Posted: November 17, 2021Categories: The Tools
With Christmas coming up, it’s time to start your festive shopping. Choosing the right gift doesn’t have to be stressful. Instead of focusing on the “perfect” present, an idea would be to start from what your recipient likes, then think of how your gift can add to that. If you have a coffee lover in mind who can’t get enough of coffee, here are 10 festive gift ideas for coffee lovers with a coffee machine that you can use to put a smile on their faces this Christmas. We’ve arranged our list in ascending order in terms of price. Get ready to spread a merry cheer, but with coffee!
1. Whole Beans from JJ Royal Coffee[caption id="attachment_20507" align="alignnone" width="1024"] Toraja Coffee is JJ Royal Coffee’s best-selling beans. Bold and full-bodied, Toraja coffee packs a punch of dark cocoa nibs and caramel notes with hints of muted grapefruit. Photo from JJ Coffee Royal.[/caption] Part of the joy of brewing homemade coffee is getting to try out different types of coffee beans. Our partner roaster, JJ Royal Coffee, sources high-quality coffee beans from all over Indonesia. They offer many exciting single-origin beans, starting from SGD 11.50 a pack. Grab your friend or loved one a bag (or more) to try. Nothing ventured, nothing gained! Shop all Roasted Coffee Beans from JJ Royal Coffee beans today.
Posted: November 10, 2021Categories: Coffee 101
Although they might sound similar, instant coffee and espresso powder, also known as instant espresso, are very different.
In Singapore and Malaysia, instant coffee is more common and can be found easily at most convenience and grocery stores.
Espresso powder, on the other hand, is less accessible and pricier than instant coffee.
In this article, we will find out the difference between espresso powder and instant coffee in terms of taste, how they are made, how much caffeine they have, and in what ways they are used.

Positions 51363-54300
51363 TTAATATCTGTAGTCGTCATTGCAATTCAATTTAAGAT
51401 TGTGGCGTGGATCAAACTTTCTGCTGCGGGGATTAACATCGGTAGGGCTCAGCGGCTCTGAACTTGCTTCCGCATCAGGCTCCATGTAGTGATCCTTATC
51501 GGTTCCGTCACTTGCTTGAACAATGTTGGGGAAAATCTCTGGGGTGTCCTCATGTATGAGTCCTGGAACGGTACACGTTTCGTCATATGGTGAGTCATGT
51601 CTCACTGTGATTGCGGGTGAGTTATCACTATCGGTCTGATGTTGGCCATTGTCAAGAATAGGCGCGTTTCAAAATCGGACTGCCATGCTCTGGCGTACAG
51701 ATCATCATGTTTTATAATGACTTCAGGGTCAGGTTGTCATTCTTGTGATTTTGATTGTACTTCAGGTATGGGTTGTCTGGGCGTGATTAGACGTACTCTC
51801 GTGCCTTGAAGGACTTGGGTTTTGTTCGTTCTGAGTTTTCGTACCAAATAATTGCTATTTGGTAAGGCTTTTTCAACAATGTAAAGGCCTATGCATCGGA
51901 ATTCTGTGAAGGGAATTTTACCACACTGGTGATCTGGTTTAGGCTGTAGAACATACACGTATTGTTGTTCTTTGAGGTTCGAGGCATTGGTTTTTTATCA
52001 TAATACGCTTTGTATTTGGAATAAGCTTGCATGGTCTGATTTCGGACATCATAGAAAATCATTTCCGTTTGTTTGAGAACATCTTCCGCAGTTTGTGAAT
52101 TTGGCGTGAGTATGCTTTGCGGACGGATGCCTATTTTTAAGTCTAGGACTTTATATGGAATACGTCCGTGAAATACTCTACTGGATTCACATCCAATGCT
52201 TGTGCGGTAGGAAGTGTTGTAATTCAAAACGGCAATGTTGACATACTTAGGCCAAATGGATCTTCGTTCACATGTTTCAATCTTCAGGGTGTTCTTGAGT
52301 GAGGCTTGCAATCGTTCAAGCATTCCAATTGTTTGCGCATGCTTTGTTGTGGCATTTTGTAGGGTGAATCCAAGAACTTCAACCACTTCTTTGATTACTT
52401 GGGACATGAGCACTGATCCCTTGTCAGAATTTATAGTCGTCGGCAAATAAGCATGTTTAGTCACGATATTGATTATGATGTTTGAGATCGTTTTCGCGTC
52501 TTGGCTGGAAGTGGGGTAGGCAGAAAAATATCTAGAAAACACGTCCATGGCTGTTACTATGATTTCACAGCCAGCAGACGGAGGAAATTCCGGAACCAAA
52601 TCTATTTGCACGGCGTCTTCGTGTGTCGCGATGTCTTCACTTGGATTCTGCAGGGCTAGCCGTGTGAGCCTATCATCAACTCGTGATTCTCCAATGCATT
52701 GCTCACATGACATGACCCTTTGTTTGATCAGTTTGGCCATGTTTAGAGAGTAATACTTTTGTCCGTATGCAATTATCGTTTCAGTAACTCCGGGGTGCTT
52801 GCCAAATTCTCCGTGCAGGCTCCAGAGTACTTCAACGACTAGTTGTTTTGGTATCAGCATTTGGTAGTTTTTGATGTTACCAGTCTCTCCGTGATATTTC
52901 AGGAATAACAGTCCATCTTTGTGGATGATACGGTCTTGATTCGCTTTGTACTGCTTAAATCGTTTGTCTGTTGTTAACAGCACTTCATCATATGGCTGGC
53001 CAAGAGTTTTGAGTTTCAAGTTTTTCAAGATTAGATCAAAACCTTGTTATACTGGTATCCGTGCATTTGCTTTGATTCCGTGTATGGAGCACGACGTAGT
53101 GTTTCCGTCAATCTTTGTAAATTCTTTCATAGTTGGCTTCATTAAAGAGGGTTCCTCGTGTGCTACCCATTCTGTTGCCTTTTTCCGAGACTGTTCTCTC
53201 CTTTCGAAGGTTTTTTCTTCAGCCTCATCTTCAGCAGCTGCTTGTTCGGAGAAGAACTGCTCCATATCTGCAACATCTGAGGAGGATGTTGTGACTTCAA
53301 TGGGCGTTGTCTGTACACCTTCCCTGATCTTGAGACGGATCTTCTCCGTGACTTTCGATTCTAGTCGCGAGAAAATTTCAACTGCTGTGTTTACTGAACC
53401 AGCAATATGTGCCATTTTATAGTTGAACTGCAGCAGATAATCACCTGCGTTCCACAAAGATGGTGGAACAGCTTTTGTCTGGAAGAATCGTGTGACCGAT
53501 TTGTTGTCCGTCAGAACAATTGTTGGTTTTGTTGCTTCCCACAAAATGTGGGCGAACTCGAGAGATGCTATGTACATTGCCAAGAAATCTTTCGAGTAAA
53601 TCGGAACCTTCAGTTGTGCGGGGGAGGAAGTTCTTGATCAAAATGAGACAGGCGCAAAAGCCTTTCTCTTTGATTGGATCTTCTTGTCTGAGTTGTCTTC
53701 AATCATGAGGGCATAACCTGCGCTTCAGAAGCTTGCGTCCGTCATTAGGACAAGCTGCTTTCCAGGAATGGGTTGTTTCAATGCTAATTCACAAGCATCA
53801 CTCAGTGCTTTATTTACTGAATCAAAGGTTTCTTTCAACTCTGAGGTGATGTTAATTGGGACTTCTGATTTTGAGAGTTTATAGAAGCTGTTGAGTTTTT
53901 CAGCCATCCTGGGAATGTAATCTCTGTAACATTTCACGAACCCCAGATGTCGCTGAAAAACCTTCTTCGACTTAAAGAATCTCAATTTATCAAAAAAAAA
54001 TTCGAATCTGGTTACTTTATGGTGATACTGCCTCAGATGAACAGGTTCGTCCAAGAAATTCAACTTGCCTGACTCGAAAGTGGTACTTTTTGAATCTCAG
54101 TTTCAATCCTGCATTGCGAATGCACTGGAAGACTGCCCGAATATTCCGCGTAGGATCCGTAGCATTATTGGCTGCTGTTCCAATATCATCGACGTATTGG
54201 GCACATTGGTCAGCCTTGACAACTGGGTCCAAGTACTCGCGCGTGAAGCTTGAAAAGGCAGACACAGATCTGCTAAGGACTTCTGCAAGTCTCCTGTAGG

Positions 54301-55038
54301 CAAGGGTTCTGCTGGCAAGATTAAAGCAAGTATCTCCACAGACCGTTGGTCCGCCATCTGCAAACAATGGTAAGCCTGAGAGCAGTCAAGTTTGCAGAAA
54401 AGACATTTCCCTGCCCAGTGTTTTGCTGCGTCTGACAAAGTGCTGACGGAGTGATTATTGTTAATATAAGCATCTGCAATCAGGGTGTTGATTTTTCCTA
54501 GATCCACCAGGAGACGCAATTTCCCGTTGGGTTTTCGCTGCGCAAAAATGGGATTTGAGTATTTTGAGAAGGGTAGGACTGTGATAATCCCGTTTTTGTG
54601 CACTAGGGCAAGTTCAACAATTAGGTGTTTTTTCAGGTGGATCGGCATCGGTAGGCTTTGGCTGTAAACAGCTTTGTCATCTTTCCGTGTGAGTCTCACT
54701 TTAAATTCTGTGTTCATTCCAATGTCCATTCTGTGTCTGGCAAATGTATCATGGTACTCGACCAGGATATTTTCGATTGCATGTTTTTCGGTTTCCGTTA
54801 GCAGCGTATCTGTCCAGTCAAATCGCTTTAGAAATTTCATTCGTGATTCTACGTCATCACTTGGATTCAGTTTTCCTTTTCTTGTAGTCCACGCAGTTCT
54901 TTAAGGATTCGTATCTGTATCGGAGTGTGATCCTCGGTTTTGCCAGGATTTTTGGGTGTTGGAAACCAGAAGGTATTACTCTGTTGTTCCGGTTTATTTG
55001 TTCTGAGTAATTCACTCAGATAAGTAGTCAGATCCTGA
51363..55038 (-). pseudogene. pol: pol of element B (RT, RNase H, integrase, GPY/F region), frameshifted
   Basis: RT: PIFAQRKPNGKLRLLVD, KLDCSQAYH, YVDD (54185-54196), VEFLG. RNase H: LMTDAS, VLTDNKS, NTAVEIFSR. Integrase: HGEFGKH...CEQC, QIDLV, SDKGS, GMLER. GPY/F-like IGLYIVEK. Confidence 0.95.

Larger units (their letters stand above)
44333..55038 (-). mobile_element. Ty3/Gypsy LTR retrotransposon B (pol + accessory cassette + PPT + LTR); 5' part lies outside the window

This way, you will know how to use and substitute them if you see them in recipes in future!
How Are They Made
Coffee beans past their expiration will not make you sick; they will just lose their flavour and intensity. If you’ve got more coffee beans than you can brew or are about to throw away those that have expired, repurpose them instead. Old coffee beans can accomplish wonderful things around your house if you give them a chance. Whether you have excess coffee beans you can’t finish or old coffee beans lying around, here are 10 useful hacks to get more value out of your old coffee beans without tossing them. Besides the beans, you can also use old coffee grounds for these tricks to get some extra mileage out of your coffee, reduce waste and save money.
1. Ward Away PestsMosquitoes, lizards and cockroaches hate the smell of coffee, so old coffee beans can be ground and used to repel these pests. Place coffee grounds in uncovered bowls or if you’re targeting an outdoor area, sprinkle them around for a natural insect repellent.
2. Make Your Plants Happy with Natural Fertilisers[caption id="attachment_20288" align="alignnone" width="800"] Nutrient-dense coffee grounds also serve as a natural fertiliser for your plants. Photo from Bonnie Kittle.[/caption] Old coffee grounds contain nitrogen, calcium, potassium, iron, phosphorus, magnesium and chromium—great minerals for plant growth. Simply sprinkle coffee grounds onto the soil in your garden or in their pots as a natural fertiliser to help your plants thrive.